Headaches. The best treatment for headaches depends on the type of headache. If you are having recurrent headaches, we can assess your headaches and direct you to the most appropriate treatment. For simple headaches, try Tylenol first. Also caffeine works very well for most types of headaches. Laying down and relaxing with a warm or cold compress on your head may also help. If you suspect that your sinuses are causing your headache, then an antihistamine like Allegra, Zyrtec, or Claritin may help, but avoid those drugs with the “-D” component.
Bleeding. Some amount of bleeding during the first trimester is very common, affecting about one-third of pregnant women. Avoid sex if you are bleeding until we can discuss the bleeding or it resolves. Bleeding increases your risk of miscarriage, but, surprisingly, not by very much. If you are having heavy bleeding and cramping, you may need to be seen. Bleeding later in pregnancy may be a sign of labor or other problems. It can also be normal. Always discuss heavy bleeding with us immediately.
Contractions. Contractions can be very uncomfortable and worrisome but they are also very common and normal. Distinguishing between real labor contractions and so-called Braxton-Hicks (B-H) contractions can be confusing sometimes, but here are general guidelines. Real labor contractions are almost always very frequent, every 2-4 minutes apart; whereas B-H contractions are less frequent (7-20 minutes apart). Real labor contractions are very predictable and regular, B-H contractions less so and irregular. Real labor contractions are painful and get more painful over time; B-H contractions may be painful at times but the intensity decreases over time.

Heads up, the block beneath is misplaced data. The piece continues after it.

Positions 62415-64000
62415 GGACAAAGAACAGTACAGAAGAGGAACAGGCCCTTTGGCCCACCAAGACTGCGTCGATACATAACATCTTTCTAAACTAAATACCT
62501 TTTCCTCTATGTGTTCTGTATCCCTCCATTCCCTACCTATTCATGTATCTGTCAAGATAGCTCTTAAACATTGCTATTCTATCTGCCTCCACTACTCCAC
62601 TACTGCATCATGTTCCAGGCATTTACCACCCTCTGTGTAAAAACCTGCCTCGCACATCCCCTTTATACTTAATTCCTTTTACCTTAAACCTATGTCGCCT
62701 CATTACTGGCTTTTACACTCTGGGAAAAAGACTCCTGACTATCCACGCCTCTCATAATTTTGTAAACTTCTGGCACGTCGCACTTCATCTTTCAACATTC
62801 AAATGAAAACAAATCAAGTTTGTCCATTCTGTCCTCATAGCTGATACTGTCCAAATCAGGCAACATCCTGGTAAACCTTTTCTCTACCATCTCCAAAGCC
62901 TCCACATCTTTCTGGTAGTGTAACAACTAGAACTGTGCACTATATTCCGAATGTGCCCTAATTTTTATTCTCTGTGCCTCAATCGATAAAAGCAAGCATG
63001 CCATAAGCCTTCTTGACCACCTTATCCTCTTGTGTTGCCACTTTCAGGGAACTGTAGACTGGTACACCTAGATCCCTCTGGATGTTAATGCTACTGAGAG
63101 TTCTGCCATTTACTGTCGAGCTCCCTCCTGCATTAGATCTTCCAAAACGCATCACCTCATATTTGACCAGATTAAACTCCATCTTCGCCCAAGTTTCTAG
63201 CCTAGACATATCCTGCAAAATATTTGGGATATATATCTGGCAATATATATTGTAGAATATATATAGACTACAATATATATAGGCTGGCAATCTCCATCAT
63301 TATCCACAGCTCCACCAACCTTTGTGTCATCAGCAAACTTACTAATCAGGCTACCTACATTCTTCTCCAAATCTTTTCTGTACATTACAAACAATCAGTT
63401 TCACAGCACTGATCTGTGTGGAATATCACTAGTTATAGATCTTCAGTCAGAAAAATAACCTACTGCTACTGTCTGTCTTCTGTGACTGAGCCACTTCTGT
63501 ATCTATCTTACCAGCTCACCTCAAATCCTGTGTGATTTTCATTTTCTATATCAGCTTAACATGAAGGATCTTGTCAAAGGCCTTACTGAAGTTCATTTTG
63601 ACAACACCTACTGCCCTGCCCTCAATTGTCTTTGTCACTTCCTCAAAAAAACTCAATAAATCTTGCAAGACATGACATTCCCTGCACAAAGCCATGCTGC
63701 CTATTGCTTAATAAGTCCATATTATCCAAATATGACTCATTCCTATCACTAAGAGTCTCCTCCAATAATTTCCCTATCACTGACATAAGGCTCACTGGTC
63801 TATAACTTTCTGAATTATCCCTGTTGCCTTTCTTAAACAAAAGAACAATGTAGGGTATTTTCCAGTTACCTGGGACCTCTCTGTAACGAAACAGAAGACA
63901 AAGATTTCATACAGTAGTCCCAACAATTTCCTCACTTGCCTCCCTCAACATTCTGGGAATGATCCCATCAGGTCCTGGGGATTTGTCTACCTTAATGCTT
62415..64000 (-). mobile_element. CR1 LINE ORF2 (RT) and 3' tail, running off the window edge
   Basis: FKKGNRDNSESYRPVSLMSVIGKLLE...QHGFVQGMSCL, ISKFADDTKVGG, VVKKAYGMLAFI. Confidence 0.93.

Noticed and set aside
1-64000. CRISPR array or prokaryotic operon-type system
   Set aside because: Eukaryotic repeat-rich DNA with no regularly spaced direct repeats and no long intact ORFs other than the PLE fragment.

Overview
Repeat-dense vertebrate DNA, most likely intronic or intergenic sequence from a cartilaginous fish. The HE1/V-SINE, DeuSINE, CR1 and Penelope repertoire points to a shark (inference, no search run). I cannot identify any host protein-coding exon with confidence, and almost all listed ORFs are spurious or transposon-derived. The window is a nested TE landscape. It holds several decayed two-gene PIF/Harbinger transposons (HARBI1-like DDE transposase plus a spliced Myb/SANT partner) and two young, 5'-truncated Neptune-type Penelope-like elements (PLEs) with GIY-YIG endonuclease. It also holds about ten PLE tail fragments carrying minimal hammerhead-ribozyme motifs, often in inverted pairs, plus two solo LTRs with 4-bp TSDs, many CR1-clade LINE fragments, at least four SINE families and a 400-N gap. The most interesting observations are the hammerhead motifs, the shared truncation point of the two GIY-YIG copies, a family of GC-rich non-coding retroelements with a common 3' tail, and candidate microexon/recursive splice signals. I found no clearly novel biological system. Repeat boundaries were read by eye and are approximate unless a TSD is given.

The best way to tell the difference between real labor and false labor is to given yourself some time and observe what is happening. Relax, drink some water, and see what happens over 2-3 hours. If, over that time, your contractions are occurring more frequently and just a few minutes apart, are lasting longer, hurting more, and very regular, then you may need to call us or go to the hospital. False labor tends to decrease in intensity over time and may go away altogether with rest in a few hours. Always call us if you are unsure, particularly if you are preterm.
Leaking fluid. Leaking fluid could be a sign that your bag is broken, and you should always go to this hospital if you suspect this. Usually, when your bag of water is broken, the leakage will be continuous and will saturate through your underwear. When pregnant, women are more likely to occasionally urinate on themselves and this can sometimes be surprising and mistaken for leaking amniotic fluid. Also, discharging a small amount of fluid over time could be a sign of vaginal infection that may need to be treated.
Decreased fetal movement. You shouldn’t expect your baby to move at all until around 20 weeks. Some women feel movement sooner than this, usually women who have been pregnant before. When you first start to feel movements, they may be inconsistent and you might go days without feeling movement. You shouldn’t necessarily expect to feel daily movements until about 23-24 weeks. When the baby’s movements have become regular and well-established, you can expect to feel at least 6 movements in one hour during the babies active time if you are paying attention to them. For many women, this active time is shortly after they have eaten dinner. If you don’t feel 6 movements in one hour but you are feeling some movements, then 10 movements over 2 hours is also acceptable. However, anything less than this is a reason to go to the hospital or office and be evaluated.